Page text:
The words “I’m sorry, I made a mistake” can be difficult to say. Maybe there is a reputation to uphold by the wrongdoer; perhaps embarrassment exists around having made the mistake. But in our business, a defendant’s ability to give an apology can go a long way – and sometimes an apology is all that our plaintiff needs to hear.

NPR recently produced program, Tact, Tone and Timing: The Power of Apology, highlighting the difference that an apology can make, and one specific industry specifically where an apology is hard to get.

In the medical profession, a doctor giving an apology and accepting fault is not always accepted within the industry. NPR’s guest, Dr. Manoj Jain, discusses the delicate subject of the client-patient relationship. In his own experience, making an error in his medical practice brought out an inherent desire to be honest and open when having made a mistake. Many of the doctor’s colleagues questioned his decision to apologize and admit fault. Dr. Jain sites legislation and a shift in the profession that is encouraging this type of disclosure, which ultimately helps to enhance the doctor-patient relationship. A current graduate from the University of Colorado School of Medicine explained that from the first day of the program, students are taught to apologize – and to do so in a genuine manner – when a mistake or error is made.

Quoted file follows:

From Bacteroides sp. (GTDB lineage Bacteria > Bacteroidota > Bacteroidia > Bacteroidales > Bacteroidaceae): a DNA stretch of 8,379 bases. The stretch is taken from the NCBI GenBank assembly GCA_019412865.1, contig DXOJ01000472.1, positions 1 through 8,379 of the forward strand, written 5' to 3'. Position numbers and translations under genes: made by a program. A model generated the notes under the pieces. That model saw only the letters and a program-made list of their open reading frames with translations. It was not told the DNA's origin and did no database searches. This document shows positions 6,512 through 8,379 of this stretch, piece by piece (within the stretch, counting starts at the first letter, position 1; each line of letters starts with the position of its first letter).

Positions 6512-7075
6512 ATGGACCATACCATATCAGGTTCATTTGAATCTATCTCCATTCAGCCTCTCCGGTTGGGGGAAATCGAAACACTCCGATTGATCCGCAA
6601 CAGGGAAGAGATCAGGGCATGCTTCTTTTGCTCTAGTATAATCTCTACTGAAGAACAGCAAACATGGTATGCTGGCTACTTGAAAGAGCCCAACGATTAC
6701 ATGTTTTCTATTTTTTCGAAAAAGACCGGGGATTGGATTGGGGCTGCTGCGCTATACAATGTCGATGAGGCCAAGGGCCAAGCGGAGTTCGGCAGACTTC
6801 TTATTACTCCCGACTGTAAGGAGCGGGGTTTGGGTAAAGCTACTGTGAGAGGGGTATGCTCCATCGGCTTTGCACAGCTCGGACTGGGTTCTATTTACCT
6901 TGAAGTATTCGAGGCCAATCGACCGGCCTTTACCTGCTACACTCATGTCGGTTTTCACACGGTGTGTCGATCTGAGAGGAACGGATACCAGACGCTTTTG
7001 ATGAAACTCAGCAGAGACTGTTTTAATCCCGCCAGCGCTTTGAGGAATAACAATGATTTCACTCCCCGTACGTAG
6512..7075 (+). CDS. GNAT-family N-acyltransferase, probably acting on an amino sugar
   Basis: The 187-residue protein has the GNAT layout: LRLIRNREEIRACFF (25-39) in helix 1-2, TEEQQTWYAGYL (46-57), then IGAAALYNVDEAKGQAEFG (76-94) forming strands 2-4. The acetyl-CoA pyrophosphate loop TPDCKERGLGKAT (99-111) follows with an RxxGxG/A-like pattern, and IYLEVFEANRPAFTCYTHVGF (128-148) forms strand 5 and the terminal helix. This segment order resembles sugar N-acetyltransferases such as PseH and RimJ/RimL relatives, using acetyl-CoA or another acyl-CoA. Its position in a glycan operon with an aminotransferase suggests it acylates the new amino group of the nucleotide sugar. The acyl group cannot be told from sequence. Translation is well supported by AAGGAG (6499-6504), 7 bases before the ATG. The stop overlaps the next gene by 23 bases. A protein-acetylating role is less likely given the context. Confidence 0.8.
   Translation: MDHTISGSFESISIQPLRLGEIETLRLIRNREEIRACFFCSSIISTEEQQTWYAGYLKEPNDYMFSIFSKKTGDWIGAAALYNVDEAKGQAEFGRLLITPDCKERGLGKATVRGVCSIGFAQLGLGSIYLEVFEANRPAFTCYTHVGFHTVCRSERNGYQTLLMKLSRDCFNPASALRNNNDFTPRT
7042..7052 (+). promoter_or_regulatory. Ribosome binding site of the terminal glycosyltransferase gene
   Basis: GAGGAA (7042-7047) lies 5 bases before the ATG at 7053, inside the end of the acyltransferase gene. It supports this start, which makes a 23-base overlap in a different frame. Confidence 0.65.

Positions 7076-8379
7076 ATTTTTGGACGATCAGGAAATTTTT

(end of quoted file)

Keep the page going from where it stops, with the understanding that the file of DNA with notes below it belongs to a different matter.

After working on many medical malpractice cases throughout the years, our personal injury attorneys understand that insurance companies can also influence a doctor’s decision on whether or not error will be admitted and an apology made for failure to properly treat a patient. An argument may be made that admitting liability will present negative consequences for the doctor a future personal injury claim. Often times, clients simply want to understand “what happened” in their own case, or the case of a loved-one. Whether medical malpractice, or wrongful death, sometimes the “apology” is one of the most critical parts of process and recovery for the individuals we work with.

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